ANAHEIM -- For more than 56 minutes of overtime Tuesday, pucks went off posts, crossbars and goaltenders but not in the net. One went off a helmet and into the net, but that potential winning goal was disallowed.
Eventually, the puck hit Marcus Kruger's glove and fell to the ice. Fortunately for the Chicago Blackhawks, Kruger was standing inches from the Anaheim Ducks goal line, and at 16:12 of the third overtime he ended Game 2 of the Western Conference Final at Honda Center.
Kruger's goal gave Chicago a 3-2 victory, ended the longest game in Blackhawks history and evened the best-of-7 series at 1-1. Game 3 is Thursday at United Center (8 p.m. ET; NBCSN, CBC, TVA Sports).
"I lost the puck there when it went D to D [from Johnny Oduya to Brent Seabrook at the right point]; it hit my glove first, and then I tried to get a stick on it," Kruger said. "Happy to put it in."
So often the Blackhawks accomplish something and then point to their collective experience as a reason. Teams don't reach the conference finals five times in seven seasons without working through just about every situation a hockey game can offer.
This game was no different. Chicago has been involved in the past four Stanley Cup Playoff games to reach a third overtime, including one earlier in this postseason (Game 1 of the first round against the Nashville Predators). The Blackhawks are 3-1 in those games.
"We've been through that a few times now in the last couple of years, and I think the idea is more relief, some excitement," Blackhawks forward Patrick Sharp said. "I know [Kruger] scored that goal, but it seems like every time [Seabrook] handles that puck in overtime, he's dangerous and something's gonna happen. It was a big goal for us. We're excited to go back home."
Andrew Shaw scored one goal and had a second disallowed because he deliberately headed the puck across the goal line for the Blackhawks. Marian Hossa also scored, and goaltender Corey Crawford made 60 saves, including at least a dozen excellent ones after regulation.
The Ducks will use Wednesday to try to regroup and travel to Chicago. They erased a two-goal lead, did not allow a goal for 99:53 and were one bounce from a 2-0 series lead in Game 2.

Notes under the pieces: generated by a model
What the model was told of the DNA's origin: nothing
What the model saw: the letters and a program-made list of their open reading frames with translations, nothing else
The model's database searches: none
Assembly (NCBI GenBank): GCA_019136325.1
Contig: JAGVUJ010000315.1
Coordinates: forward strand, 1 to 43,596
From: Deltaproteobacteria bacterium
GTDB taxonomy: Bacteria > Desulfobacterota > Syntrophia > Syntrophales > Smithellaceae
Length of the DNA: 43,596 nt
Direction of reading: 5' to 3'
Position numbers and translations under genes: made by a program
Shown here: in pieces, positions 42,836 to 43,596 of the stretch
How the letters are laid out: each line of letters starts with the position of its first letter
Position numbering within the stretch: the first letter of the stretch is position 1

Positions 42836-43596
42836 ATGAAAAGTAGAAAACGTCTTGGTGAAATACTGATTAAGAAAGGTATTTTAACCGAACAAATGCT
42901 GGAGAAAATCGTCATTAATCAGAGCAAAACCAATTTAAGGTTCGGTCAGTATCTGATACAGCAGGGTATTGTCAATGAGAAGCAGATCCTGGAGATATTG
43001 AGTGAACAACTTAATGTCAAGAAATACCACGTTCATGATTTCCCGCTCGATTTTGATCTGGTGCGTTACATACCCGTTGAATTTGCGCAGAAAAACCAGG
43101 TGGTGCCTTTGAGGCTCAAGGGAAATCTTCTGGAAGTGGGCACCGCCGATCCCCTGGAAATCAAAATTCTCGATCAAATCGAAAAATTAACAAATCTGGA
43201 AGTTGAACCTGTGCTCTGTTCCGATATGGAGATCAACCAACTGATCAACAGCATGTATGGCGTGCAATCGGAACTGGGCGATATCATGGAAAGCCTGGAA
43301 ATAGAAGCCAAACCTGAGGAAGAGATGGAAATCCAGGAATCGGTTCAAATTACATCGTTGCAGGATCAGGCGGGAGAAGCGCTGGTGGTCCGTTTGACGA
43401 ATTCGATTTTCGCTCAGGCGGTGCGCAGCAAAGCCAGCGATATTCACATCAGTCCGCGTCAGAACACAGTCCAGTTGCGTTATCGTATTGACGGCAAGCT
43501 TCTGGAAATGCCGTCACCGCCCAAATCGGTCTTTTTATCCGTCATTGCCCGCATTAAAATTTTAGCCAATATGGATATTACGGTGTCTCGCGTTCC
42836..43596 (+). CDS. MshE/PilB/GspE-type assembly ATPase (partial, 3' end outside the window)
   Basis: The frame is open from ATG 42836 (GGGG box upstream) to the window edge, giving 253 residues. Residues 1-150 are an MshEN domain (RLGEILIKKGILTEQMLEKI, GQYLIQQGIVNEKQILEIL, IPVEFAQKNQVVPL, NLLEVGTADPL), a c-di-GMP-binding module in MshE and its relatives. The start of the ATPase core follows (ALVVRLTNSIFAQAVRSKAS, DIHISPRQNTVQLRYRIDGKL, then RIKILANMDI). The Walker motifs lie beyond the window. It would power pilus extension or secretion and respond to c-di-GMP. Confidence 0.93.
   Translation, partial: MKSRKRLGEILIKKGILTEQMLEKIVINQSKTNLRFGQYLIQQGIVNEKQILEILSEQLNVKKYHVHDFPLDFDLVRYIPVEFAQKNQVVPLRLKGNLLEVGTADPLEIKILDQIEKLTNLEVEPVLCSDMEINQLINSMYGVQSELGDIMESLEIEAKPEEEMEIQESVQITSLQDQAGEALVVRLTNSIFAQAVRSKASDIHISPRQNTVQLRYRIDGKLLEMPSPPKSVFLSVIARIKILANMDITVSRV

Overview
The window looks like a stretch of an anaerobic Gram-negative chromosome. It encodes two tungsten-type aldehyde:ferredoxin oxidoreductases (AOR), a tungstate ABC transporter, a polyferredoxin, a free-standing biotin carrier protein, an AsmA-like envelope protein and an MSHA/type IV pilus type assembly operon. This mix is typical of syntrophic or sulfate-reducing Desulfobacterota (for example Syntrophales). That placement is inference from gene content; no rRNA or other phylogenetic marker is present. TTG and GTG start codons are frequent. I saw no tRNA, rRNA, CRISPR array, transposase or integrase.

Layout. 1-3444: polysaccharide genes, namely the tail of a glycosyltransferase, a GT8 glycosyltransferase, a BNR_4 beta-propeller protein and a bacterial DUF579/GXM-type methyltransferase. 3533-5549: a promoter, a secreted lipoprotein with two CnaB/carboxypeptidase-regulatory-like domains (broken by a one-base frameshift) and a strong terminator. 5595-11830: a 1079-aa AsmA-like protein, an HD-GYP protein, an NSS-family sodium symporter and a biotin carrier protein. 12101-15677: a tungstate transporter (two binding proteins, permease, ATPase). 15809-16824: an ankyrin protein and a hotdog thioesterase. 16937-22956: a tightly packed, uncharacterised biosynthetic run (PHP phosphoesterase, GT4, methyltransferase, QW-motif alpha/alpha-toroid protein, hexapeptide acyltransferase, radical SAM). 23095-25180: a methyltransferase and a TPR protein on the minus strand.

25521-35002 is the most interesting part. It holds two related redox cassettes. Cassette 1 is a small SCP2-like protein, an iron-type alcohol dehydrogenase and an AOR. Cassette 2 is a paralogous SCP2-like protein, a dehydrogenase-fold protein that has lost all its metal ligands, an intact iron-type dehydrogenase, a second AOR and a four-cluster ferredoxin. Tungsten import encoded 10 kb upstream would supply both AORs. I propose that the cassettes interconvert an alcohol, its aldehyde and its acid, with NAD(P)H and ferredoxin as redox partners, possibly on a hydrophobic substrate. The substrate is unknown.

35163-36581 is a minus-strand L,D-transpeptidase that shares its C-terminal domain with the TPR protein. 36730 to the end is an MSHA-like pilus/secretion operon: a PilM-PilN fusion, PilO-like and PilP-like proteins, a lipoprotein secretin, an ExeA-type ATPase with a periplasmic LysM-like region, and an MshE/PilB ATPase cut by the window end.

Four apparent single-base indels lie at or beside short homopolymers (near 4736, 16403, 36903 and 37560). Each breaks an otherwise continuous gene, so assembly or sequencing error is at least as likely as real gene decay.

Frederik Andersen made 53 saves in the loss.
"I think you have to try [to forget it]," Ducks forward Andrew Cogliano said. "It's tough. It's tough right now obviously. You compete that long and guys are laying it on the line. It's tough to lose like that to be honest."
The Blackhawks thought they scored the winning goal in the second overtime when Shaw headed the puck into the net with Chicago on the power play, but the goal was waved off after video review. Rule 78.5 says a goal will be disallowed "when the puck has been directed, batted or thrown into the net by an attacking player other than with a stick."
Anaheim hit the post or crossbar three times in the first two overtimes, and Corey Perry had the best chance for either team with an unmarked shot from the slot that Crawford managed to deflect.
"It's as intense a game as I've ever been a part of," Chicago coach Joel Quenneville said. "Unbelievable game and pace. Both teams left it out on the rink. Both teams had some excellent chances to win the game and end it different times in different periods. We won the battle and stuck with it. [Kruger] gets a big goal because he's one of those guys who's a warrior, but across the board, commend everybody."
Chicago scored twice on the power play in the opening seven minutes. Shaw deflected Duncan Keith's shot from the left point at 2:14 with Patrick Maroon in the box for boarding to give the Blackhawks a 1-0 lead.
Hossa was credited with Chicago's second goal at 6:19 when he tipped the puck after Bryan Bickell's shot had beaten Andersen. He actually deflected it the wrong way, but it went off the stick of Anaheim defenseman Simon Despres and across the goal line.
At that point, the Blackhawks held an 8-1 advantage in shots on goal, but the Ducks controlled the rest of the period and made it 2-1 at 9:14. Ducks forward Nate Thompson threw the puck at the net from the right wing and it glanced off Cogliano's skate past Crawford.
It was Cogliano's third goal of the playoffs and Thompson's third point in the series.
Chicago had six of the first eight shots on goal in the second period. Leaning heavily on four defensemen using Kimmo Timonen and Kyle Cumiskey sparingly, at that point the Blackhawks held the Ducks to nine shots on goal in about 27 minutes.
Anaheim outshot Chicago 17-1 in the final 11:27 of the period, and the Ducks tied the game 2-2. Parked in front of Crawford, Perry deflected Ryan Getzlaf's shot at 17:30 for his eighth goal of the postseason.
"I thought the last 10 minutes of the second period was our best part of the game," Ducks coach Bruce Boudreau said. "After they took the first two goals, they didn't score for another five periods. I thought we played pretty well.
"But those things happen. That's hockey. It's back to the drawing board for Thursday."
Perry and Tampa Bay Lightning forward Tyler Johnson are tied for the postseason lead with 16 points, though Perry has played four fewer games. Getzlaf's 14 points are tied for third; his 12 assists lead the playoffs.
It was the second-longest game in Ducks history. Anaheim defeated the Dallas Stars 4-3 in the fifth overtime of Game 1 of the conference semifinals on April 24, 2003.
"That's going to take the wind out of their sails, definitely," Blackhawks forward Bryan Bickell said. "Now, we need to back it up in Chicago. We've got the momentum, [though] it doesn't feel like we do, because I'm really tired."